What is plastic waste?

Plastic, particularly marine litter, represents a large and growing global environmental problem. Plastic persists almost indefinitely in the environment and has a significant impact on marine and coastal biodiversity. Some plastics also contain, are made with, or are treated with hazardous substances, including POPs. Microplastics—tiny pieces that range from rice-sized particles to microscopic bits that were originally part of plastic bags, bottles, straws, and other items—are present in most sea animals, including fish eaten by humans. UNEP estimates annual global plastic production at more than 320 million tons a year and that only 9 percent of the estimated 6.3 billion tons of plastic waste produced since the 1950s has been recycled and only 12 percent incinerated.

Plastic waste considered by the Basel Convention
A number of multilateral environmental processes are considering how to tackle plastic waste.

In 2019, COP14 took historic decisions to address plastic waste. The decisions included a formal amendment that expanded the scope of plastic waste covered by the convention. The COP also acknowledged the urgency of the plastic waste problem and called on Parties to adopt a life-cycle approach for managing plastics. Finally, the COP established the Partnership on Plastic Waste that included representatives from countries, international organizations, NGOs, and the private sector. This partnership is charged with promoting and improving the prevention, minimization, and environmentally sound management of plastic waste, including microplastics.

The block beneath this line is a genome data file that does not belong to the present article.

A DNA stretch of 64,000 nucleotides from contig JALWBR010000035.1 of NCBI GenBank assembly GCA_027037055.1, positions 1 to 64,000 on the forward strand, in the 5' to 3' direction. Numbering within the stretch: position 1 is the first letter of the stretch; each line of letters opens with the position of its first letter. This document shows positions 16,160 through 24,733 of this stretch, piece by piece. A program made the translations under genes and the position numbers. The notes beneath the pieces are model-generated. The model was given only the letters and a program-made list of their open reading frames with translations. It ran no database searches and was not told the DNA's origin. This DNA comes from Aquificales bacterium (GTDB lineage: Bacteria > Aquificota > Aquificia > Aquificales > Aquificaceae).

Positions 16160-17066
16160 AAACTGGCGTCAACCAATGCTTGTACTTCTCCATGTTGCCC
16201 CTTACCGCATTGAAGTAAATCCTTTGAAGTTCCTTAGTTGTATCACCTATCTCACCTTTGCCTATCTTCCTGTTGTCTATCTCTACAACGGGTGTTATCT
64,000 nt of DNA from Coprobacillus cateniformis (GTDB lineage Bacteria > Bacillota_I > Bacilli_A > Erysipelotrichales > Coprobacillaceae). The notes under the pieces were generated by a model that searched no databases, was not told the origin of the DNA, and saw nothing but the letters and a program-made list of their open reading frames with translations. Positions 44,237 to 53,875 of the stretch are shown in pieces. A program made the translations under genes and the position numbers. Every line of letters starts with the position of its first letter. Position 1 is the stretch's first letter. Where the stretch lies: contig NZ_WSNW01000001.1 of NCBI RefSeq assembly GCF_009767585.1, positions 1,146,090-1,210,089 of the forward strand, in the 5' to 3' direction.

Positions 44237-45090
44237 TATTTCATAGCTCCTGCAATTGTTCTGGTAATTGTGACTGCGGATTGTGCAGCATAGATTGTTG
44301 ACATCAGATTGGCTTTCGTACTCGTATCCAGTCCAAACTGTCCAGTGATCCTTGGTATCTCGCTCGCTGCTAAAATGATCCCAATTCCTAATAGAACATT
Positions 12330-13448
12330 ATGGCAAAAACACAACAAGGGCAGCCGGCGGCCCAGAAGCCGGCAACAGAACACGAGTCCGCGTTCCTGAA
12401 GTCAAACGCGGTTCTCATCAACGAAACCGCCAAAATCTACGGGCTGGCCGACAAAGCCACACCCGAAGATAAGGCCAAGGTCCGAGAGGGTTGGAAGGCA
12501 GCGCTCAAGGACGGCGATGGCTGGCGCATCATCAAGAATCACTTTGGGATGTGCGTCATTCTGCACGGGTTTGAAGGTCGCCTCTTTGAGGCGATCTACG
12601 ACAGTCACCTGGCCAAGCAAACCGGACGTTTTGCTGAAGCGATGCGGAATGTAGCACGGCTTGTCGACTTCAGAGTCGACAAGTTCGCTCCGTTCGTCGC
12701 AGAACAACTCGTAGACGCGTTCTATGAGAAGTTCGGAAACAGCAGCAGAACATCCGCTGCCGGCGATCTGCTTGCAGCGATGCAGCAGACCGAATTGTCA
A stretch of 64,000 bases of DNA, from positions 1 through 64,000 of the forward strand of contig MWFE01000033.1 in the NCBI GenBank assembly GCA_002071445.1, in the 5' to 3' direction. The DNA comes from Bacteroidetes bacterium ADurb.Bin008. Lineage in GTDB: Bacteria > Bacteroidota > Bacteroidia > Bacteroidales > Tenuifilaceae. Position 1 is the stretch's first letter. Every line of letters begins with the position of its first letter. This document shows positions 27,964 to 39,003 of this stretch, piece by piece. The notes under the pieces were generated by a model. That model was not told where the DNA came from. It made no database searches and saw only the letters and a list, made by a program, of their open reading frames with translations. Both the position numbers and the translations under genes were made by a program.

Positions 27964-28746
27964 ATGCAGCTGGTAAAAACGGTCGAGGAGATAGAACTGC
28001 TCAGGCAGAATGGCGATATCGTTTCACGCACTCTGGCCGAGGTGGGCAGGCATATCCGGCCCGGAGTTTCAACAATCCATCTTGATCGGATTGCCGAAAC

What challenges does the Basel Convention face?

The Basel Convention today is quite different from the weak regime created in 1989. Today’s expanded Basel Convention has helped eliminate some of the worst forms of toxic-waste dumping, improved the management of hazardous wastes, and established frameworks, guidelines, and partnerships.

Yet the Basel Convention still faces many challenges. Although promising policy initiatives and economic incentives have emerged to promote more effective management, recycling, and disposal of hazardous waste, several of the central goals of the regime—to reduce the amount of hazardous waste produced, limit its movement, and ensure its environmentally sound management—remain difficult to achieve. 

Parties are also faced with the challenge of securing sufficient funding to support key regime priorities. Efforts spent creating and revising technical guidelines matter little to a developing country that lacks the financial resources or technically trained personnel to administer and enforce them. Addressing these challenges will determine the long-term impact of the hazardous waste regime.